Burmese peacock softshell turtles got their common name from the black and orange spots on their shells, reminiscent of the distinct design and pattern found in peacock feathers. It is a highly aquatic species that is associated with large rivers with sandy substrates. Eggs are laid on sandbanks in the river; about 20 eggs are laid in each clutch. It is not known how many clutches a female may lay in a year. Mandalay Zoo is breeding this species and has a number of hatchlings. The main threat to the species is habitat loss and trading for the East Asian food market.

A pride of ASEAN

In addition to these rarely seen turtles, Indawgyi Lake is home to a multitude of species—from migratory birds to native and endemic species that are uniquely ASEAN.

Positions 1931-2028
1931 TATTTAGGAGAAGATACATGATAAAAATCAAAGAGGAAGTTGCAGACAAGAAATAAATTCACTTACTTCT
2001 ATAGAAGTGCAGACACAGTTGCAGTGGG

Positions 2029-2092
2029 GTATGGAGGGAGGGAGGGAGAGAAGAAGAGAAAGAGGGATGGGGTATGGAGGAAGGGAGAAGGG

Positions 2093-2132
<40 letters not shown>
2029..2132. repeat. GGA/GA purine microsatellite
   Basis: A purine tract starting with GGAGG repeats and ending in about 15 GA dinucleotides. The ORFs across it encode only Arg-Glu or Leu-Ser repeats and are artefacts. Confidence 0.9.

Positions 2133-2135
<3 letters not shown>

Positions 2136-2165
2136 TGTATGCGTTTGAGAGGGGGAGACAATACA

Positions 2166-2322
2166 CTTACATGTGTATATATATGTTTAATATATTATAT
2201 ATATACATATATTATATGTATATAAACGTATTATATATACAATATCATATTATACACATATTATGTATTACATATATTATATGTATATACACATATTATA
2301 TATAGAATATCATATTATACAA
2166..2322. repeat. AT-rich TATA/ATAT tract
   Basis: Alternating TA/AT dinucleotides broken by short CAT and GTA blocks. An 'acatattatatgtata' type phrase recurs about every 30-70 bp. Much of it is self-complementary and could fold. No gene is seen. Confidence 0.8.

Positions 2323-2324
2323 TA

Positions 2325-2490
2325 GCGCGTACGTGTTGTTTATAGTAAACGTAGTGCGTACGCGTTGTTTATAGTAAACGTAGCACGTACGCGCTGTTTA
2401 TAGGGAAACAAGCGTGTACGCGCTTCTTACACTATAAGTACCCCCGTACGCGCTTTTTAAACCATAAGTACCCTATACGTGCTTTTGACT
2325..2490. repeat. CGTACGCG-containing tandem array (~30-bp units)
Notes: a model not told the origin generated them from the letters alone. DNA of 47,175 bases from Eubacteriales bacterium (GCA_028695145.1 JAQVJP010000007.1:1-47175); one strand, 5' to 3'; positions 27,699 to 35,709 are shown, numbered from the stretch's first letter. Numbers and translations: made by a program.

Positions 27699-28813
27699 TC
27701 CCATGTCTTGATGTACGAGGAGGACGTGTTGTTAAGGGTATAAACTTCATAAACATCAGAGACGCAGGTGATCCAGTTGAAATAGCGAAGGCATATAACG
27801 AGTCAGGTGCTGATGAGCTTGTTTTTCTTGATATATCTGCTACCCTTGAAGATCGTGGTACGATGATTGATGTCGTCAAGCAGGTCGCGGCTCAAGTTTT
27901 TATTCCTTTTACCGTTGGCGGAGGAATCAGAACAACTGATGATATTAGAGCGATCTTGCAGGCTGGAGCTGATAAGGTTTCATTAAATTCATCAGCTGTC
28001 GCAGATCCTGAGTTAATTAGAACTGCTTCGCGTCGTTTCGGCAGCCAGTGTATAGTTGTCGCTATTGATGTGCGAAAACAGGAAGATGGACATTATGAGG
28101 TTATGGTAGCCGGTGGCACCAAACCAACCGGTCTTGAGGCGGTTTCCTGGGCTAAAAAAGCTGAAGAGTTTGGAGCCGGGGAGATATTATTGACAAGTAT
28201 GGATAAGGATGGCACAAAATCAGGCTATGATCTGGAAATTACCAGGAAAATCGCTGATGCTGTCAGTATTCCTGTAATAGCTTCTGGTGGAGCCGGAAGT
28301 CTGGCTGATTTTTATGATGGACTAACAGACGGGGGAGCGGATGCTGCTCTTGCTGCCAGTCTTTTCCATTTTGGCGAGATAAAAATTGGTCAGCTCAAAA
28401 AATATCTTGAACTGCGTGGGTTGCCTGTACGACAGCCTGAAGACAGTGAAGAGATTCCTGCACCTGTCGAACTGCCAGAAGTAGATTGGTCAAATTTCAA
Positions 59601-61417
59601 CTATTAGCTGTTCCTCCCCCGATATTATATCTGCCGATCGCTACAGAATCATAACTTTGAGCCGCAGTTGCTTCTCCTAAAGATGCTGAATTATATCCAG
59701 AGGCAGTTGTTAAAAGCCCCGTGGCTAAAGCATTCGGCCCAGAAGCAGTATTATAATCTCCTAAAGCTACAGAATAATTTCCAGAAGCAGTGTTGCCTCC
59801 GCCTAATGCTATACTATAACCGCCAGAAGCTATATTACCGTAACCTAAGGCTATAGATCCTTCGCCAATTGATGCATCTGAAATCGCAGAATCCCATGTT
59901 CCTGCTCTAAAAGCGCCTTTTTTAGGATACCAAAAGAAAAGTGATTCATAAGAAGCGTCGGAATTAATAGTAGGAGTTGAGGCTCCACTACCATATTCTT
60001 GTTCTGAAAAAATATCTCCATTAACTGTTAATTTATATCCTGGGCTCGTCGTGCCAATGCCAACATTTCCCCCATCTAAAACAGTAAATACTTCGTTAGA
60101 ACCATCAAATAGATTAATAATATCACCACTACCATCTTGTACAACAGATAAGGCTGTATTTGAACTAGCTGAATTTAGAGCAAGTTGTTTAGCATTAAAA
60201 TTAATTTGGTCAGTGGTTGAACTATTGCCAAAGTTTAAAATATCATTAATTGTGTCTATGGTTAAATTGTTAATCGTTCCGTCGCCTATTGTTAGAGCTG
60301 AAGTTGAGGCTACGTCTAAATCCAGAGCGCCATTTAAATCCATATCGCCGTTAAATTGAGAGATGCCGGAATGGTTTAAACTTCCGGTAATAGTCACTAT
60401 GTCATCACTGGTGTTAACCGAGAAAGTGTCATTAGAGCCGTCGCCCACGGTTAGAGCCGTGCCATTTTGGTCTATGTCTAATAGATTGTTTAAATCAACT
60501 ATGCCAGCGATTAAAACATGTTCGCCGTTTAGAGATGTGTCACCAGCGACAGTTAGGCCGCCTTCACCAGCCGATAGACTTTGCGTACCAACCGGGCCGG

Known as the largest inland lake of the ASEAN region and the third largest lake in the world, Indawgyi Lake is part of the Indawgyi Lake Wildlife Sanctuary. The sanctuary is a haven for globally important bird species—as it supports over 160 bird species, including critically endangered ones. The lake plain serves as a refuge for over 20,000 migratory birds, such as the sarus crane, wood snipe, and lesser adjutant, to name a few.

“Since the Indawgyi area is an important site for both migratory and resident waterbirds and water-dependent birds, all are on the priority list for protection. Moreover, two critically endangered resident vultures, white-dumped vulture and slender-billed vulture, are also being prioritised for conservation because Indawgyi holds one of the key vulture populations in Myanmar,” said U Maung Win, park manager of Indawgyi Lake Wildlife Sanctuary.